Wednesday, June 22, 2016

ADF still pimping the florist - Oh, and they need $3 mil by June 30

When Alliance Defending Freedom claims that they need money to defend religious freedom that means the freedom to discriminate. We saw this recently with a small company in Phoenix called Brush and Nib. It is a web-based calligraphy business that makes invitations. ADF has gone to court in an attempt to allow these folks to discriminate against gay couples—in advance. No gay couple has patronized their business, ADF has no hope of prevailing and taxpayers pick up the tab for frivolous litigation.

The latest missive from the leader, Alan Sears includes:
With less than 10 days left in our current fiscal year, Alliance Defending Freedom is facing a $3 million budget need. Meeting this need is essential, because threats to religious freedom continue to mount.

This is no time to step back from the battle! And with God's grace and your help, we won't have to.
There should not be a battle in the first place. Because of slavish devotion to ancient chronicles of dubious provenance LGBT citizens and taxpayers are routinely discriminated against in public accommodations, employment and housing. ADF seeks public policy derived from superstition. It is their version of sharia.

Later on there is this part:
You've read the stories of some of our clients. You know they're everyday Christians who never imagined that their faith would make them targets ... until it did.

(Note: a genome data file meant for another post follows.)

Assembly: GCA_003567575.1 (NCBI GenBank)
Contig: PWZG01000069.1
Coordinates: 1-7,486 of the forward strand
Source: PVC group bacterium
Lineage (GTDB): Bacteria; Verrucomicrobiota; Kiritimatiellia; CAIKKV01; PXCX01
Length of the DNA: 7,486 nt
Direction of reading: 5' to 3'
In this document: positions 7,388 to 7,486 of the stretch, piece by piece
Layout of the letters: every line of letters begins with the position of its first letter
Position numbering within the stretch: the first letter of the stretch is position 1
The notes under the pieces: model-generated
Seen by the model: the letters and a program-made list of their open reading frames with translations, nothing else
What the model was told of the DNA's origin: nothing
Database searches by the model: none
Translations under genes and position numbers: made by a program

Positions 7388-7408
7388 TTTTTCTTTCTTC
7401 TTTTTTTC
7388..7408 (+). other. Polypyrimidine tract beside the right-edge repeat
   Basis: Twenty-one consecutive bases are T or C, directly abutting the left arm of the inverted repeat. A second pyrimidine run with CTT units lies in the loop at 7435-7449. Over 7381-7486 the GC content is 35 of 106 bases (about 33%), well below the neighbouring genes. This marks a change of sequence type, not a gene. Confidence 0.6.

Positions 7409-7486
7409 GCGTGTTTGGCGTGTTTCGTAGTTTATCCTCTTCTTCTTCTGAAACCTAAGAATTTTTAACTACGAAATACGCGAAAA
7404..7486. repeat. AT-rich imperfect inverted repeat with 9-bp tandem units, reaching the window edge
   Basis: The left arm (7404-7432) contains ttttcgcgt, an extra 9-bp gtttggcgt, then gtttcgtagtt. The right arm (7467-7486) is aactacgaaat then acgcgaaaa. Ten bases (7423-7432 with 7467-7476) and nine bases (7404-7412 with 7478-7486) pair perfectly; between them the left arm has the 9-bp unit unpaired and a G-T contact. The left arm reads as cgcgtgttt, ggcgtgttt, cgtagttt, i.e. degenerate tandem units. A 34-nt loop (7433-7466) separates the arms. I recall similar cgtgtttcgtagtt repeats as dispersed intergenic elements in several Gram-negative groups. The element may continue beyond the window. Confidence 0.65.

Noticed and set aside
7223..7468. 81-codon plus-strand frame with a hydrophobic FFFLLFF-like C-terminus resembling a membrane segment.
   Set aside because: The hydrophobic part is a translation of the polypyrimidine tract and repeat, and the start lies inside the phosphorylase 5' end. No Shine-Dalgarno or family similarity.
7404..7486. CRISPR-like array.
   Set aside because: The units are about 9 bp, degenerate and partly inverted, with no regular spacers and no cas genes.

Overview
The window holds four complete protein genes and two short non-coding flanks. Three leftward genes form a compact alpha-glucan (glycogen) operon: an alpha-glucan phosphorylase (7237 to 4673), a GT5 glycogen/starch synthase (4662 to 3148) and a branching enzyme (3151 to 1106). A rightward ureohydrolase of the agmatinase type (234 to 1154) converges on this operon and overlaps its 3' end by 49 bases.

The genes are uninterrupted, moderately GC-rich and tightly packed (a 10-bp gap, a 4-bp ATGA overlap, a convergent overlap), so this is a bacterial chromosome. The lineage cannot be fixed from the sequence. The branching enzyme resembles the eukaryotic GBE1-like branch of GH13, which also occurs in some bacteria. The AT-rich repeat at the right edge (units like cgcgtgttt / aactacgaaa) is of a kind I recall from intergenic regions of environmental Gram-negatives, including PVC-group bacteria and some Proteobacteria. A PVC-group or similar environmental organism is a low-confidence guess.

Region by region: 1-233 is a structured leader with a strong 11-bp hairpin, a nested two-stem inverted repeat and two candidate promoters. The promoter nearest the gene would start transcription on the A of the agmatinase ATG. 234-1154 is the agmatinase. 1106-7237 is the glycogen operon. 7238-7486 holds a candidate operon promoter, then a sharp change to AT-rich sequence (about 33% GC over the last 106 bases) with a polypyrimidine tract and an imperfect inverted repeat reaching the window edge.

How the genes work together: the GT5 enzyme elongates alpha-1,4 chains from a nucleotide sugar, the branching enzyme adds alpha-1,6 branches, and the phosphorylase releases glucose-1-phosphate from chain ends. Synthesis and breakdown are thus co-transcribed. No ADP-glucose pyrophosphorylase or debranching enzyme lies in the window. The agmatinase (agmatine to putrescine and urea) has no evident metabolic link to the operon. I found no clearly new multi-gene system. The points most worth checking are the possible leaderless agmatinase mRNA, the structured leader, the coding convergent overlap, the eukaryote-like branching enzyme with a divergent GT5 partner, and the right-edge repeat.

Like Barronelle Stutzman, whose case will now be heard by the Washington Supreme Court, they would say to you that they just want the freedom to live and work faithfully ... without fear of punishment.

That simple, God-given, and constitutionally protected freedom is increasingly being denied.
Sears has it backwards. It is LGBT people who have been targeted for discrimination. She just wants to live faithfully? How innocent and lovely. Stutzman wants a permission slip to disobey Washington's nondiscrimination law. She wants to be allowed to deny service to gay couples. We have become so accustomed to this behavior that sometimes we—I—lose sight of just how disgusting this is.

This issue was settled by Justice Scalia some 26 years ago in Employment Division v. Smith. There are not religious exemptions to otherwise valid laws. The right to discriminate is most certainly not constitutionally protected. Washington taxpayers are picking up the tab for futile and offensive litigation while these folks pretend that the Establishment Clause doesn't say what it says.

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